Tuesday, November 30, 2010

Fluid Piano

Below is a video clip of the first performance last year of a new instrument. dubbed a "fluid piano" by its inventor, British composer Geoff Smith. The piece is Fluid C composed and performed by Matthew Bourne.

Many pianists and composers have lamented the fact that a piano can't be retuned easily. Equal temperament is the default and most instruments are just stuck with it. Electronic keyboards offered some alternatives, but they are ... um ... electronic. They don't have the life and the soul of a fine acoustic instrument.

Over the centuries since keyboard instruments rose to prominence, others have tried their hand at modifying the design so that it could play microtonal music or variable tunings. By far this strikes me as the simplest and most practical effort to date. It has the further advantage of being entirely mechanical--no electricity needed at all to make the thing work. The design could play standard piano music or any number of alterations.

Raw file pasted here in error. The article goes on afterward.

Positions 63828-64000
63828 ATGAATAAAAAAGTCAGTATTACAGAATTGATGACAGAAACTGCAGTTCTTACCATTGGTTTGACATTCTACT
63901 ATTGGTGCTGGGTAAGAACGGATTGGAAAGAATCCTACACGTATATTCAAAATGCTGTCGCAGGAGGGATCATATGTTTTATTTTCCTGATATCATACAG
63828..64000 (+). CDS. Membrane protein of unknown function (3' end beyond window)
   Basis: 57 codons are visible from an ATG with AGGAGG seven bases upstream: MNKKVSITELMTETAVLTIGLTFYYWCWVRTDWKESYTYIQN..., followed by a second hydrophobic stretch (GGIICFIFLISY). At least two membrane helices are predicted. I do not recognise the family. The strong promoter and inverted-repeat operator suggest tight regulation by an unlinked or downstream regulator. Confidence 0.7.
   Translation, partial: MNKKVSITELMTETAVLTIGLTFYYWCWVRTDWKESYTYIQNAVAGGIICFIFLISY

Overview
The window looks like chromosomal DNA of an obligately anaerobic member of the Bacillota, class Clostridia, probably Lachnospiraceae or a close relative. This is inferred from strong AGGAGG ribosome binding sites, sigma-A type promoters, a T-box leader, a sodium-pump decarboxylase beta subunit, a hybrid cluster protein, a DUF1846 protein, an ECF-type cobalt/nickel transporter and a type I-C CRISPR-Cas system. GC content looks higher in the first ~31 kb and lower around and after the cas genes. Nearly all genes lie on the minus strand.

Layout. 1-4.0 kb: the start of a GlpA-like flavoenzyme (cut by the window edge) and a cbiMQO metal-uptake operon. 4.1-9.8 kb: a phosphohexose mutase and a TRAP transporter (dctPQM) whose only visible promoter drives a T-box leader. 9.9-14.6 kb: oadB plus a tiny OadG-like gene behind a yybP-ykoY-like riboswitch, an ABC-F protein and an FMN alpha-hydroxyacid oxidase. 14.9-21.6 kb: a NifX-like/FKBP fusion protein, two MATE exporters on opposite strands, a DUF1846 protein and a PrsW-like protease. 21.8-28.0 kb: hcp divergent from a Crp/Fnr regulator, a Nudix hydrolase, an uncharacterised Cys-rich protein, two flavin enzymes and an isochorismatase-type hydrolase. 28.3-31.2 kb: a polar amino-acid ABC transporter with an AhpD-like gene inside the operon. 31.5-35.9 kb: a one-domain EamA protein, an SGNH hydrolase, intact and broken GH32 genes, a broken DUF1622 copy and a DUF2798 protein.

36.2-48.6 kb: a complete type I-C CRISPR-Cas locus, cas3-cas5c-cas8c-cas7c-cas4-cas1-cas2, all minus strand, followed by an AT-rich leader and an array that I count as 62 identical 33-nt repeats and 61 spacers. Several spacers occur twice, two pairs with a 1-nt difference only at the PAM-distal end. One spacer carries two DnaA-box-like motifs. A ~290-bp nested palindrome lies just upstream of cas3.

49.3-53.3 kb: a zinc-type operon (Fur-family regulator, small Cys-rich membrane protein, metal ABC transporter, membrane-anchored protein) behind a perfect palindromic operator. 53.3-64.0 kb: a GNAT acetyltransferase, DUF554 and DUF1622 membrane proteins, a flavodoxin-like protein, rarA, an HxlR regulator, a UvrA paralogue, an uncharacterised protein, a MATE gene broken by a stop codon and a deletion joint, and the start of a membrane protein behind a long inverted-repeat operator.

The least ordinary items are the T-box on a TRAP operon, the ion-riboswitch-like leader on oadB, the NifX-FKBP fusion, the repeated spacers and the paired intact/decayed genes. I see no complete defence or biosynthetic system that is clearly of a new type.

Part of its charm, but also it's greatest limitation, is that it uses a standard piano keyboard. That means that should you want a scale of, say, 21 notes in an octave, and you're going to be using more than 12 of those at any one time, then it's not going to be playable on this instrument. On the other hand, a little bit of creative planning on the part of composers and performers could overcome that limitation (retuning with one hand while playing with the other, for instance, as the performer does here).

The instrument shown here has a thinner, harpsichord-y timbre. That is entirely charming in its own right, but I imagine it has more to do with the instrument's prototype status than any limitation in the design.

In short, I'm really excited about the prospects for the fluid piano. I would love to try one myself. I anticipate many composers of many nationalities taking advantage of this instrument's flexibility to create a whole new genre of keyboard and ensemble music.

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